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Publication numberUS2529866 A
Publication typeGrant
Publication dateNov 14, 1950
Filing dateMay 1, 1947
Priority dateMay 1, 1947
Publication numberUS 2529866 A, US 2529866A, US-A-2529866, US2529866 A, US2529866A
InventorsCarlson Earl J
Original AssigneeGoodrich Co B F
Export CitationBiBTeX, EndNote, RefMan
External Links: USPTO, USPTO Assignment, Espacenet
Copolymers of vinyl benzoate and polyunsaturated carbonate esters
US 2529866 A
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Description  (OCR text may contain errors)

Patented Nov. 14, 1950 UN [TED STAT ES F FICE 2529,866 ooP-oLYMERs OF VINYIL, em tter JANJfi POLYUNSATU-RAT'ED CARBONA'IE'ESTERS Earn. Carlson; Akron, Ohio, ass ign0r m rile-13.1 7.

Goodrich Company, New ork, N. -Y., a -corporation of New York Nonrawing. Application-May1,1947, sen-arm. 74525 5 '18 Claims.

This invention relates toa' classof hard, clear, non-thermoplastic; resinous copolymers' and totheir preparation,--'and pertains more particularly to copolymers of vinyl beiizoate' and :certainpoly unsaturated esters-.-

It is known that-'pblyallyl esters and similar compounds maybe polymerized to form hard, clear; insoluble", infusible, resinous products. However", this polymerization proceeds slowly and the final product often" does not have t hedesi're'd hardness. Furthermore; relativelylarge amounts of catalyst must be used to effect the polymeriz'a' tion. The use of a large amount of catalyst is obj ectionable, however, because it destroys color and causes water-clear polymers to turn yellow as they age. I I

I have now discovered that these diflicultiescan be overcome by copolymerizing certain .poly allyl esters or similar compounds with'vinyl beng zoate. This polymerization takes place much more rapidly andthe resulting product is harder and less brittle than that obtained when the polyallyl ester is polymerizeda'lone; In addition, the-amount 'of-cata'lyst usedcan be reducedso that the undesirable effects obtainedwith largeamounts of' catalyst are not present;

The- IIlOl'lOlllGISWhiCh m'ay be polymerized with vinyl benzoate, possess the'general formula" wherein R is analkenyl group such as allyl, methallyl, '2ethylal1yl, Z-butylallyl; vinyl, isopropenyl; 3-butenyl or other alkenyl groupwhi'ch poss'essesa'methyl ene (CH2) group attached by' 'a' double' 'bondto" a carbon atom (theterm alkenyl being used he'reinafter only in this connection); A is anorgani'c radical derive'd by removing OH groups from' a polyhydroxy compound, preferablyone'compose'd' only'of carbon, hydrogen and oxygen or one com-- posed only o'f carbon, hydrogen, oxygen and halogen, and x isa" number from-'2 to 4. Among 'the compounds of this classare" polyallylc'arbonate esters of aliphatic and alicyclic polyhydroxy com pounds such' as diallyl ethylene glycol iiicamo'r ia't'e,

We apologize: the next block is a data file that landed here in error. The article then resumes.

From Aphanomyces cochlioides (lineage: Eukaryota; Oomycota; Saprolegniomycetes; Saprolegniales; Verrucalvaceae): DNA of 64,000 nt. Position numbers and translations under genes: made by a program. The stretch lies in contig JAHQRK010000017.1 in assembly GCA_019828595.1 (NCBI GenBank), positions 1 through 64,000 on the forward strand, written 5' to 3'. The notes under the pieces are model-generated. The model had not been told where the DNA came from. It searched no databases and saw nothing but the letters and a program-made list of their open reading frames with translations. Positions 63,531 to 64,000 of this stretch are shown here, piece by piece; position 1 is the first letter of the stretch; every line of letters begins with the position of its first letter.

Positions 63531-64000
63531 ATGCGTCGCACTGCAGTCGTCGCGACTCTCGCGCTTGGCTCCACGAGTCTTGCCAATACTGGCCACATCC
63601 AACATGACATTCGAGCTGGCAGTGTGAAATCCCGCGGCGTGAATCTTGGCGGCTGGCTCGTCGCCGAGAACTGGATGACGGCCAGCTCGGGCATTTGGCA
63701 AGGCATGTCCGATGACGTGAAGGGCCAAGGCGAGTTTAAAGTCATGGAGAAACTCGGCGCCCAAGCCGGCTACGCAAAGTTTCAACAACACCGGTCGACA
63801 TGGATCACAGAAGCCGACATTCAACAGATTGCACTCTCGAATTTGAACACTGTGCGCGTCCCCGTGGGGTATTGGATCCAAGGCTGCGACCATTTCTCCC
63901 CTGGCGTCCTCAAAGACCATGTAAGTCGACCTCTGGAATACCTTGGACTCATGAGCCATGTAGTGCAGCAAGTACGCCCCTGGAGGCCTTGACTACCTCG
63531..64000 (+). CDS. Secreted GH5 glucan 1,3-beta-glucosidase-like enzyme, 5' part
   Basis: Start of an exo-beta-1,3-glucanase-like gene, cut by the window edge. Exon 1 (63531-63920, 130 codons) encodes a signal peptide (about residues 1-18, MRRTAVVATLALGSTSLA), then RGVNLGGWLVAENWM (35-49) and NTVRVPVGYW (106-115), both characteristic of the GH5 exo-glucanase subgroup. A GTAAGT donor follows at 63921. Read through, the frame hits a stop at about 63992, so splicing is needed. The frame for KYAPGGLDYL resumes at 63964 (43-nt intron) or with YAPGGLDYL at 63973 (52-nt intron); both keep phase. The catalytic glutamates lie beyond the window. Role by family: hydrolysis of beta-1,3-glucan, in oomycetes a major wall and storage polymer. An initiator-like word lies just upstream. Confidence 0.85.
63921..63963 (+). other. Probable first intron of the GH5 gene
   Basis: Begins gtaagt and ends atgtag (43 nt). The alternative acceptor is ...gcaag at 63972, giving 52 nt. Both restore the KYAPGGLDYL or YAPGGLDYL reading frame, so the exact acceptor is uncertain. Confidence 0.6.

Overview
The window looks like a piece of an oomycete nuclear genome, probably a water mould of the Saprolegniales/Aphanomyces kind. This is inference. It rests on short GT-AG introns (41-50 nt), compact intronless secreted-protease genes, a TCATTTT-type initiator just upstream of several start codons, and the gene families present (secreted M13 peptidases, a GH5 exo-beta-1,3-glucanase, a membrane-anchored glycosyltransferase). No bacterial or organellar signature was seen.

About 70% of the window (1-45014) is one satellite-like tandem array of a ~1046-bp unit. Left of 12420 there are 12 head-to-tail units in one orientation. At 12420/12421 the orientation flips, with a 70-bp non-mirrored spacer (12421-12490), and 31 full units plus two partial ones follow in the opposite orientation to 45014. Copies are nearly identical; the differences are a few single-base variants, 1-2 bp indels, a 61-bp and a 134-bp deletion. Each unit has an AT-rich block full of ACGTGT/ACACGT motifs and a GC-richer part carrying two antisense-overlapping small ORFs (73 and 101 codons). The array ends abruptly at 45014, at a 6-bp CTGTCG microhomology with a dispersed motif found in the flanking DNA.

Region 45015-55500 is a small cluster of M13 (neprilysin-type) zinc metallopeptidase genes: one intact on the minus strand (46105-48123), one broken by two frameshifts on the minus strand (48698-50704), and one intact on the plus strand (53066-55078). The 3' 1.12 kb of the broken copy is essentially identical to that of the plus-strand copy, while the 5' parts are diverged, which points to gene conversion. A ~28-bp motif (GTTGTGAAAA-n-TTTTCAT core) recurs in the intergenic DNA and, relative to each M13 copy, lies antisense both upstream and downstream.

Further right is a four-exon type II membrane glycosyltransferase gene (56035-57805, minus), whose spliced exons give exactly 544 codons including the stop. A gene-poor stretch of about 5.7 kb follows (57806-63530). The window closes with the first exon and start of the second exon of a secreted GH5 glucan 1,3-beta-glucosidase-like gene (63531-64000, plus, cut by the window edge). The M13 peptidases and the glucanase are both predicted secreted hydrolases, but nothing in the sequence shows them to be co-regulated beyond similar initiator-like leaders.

benzyllether, -bis ['beta- (all-ylcarbonato) naph-;

thyklether-andthe like bis- [p- (allylcarbonato) oxymethyllsfuranyand similar compounds wherein the allyl groups are replaced by other of the above-mentioned alkenylgroups. M 0

:Other compounds; of thisclass which form particul'a'ily useful copolymers' with vinyl benzoate include-the polyalkenylcarbonate 'esters of alkylenebisephenols These compounds possess the general formula wherein R is an alkenyl radical of p the type" described", 'preferably allyl'ormethallyl; Ar is 'a'b'ivalentaromatid radical" having its connecting valehcepondiuclear 'cafbonlatoms, such as an arylene'radicaly-a' nuclear halogenated arylene,

radical,analkoxyarylene radicaLor the like; and A'isan alkylene -radical, preferably having each 01? its connectingvalences on the same' carbon ato rn i, e. it is preferably an alkylidene radical. Among these compounds are the bis-[(p-alkenyl carbonatol halophenyll alkane slin which the bivalent'ardrnatic radical is halogenated) such as 2,2fbis-'('-4 -a1l'y1 carbonate-3,5 dich1orophenyl) propane, 2, 2:bisf(- l-Inethal 1yl carbonat'o-3,5'-dichloropl i'enyl) propane; b15-K-4-aillyl carbonate 3',l5 c lichl fbphenyl) methane, 2 2'bis-'- (-4-allyl carbon ,o-3, 5-'dich-lorophenyl) butane; 2,2- bis-' 'j-fl-methallylcarbonate3;5 dichlorophenyl) bu rophenyl) propane, l,2'-bis-(-4-allyl carbonate- 3,5 dichlorephenyl) propane, 1,1 bis (-4-allyl carbonate-3,5-dichlorophenyl) heptane, 4,4-bis- (-4-allyl carbonate-3,5-dichloropheny1) heptane, 1,2 bis -4 allyl carbonate-3-chlorophenyl) ethane, 2,2-bis- (-4-allyl carbonato-8-bromophenyl) propane, 2,2-bis-(-4-allyl carbonate-3-fluorophenyl) propane, 2,2-bis-(4-allyl carbonate-3- iodophenyl) propane, and the like.

Other alkenylcarbonate esters of bis-phenols of this class which may be used to form copolymers according to this invention are those in which the bivalent aromatic radical is an arylene radical and include 2,2-bis-(-4-allyl carbonate phenyl) propane, 2,2-bisl-methallyl carbonate phenyl) propane, bisi-allyl carbonate phenyl) methane, bis-(-4-methallyl carbonate phenyl) methane, 2,2-bis-(- l-allyl carbonate phenyl) butane, 1,2- bis-(-4-allyl carbonate phenyl) butane, bis-(4- allyl carbonate phenyl) methane, 2,2-bis-(4- allyl carbonate phenyl) heptane, 3,3-bis-(-4-allyl carbonate phenyl) pentane, 1,5-bis-(-4-allyl carbenato phenyl) pentane, and the like.

Still other alkenylcarbonate esters of bisphenols of the above general formula include those in which the bivalent aromatic radical is a naphthylene instead of a phenylene radical, those in which the alkenylcarbonate radicals are attached to the aromatic'ring in positions other than parato the alkylidene radical and those which contain other of the above-mentioned alkenyl groups instead of allyl or methallyl.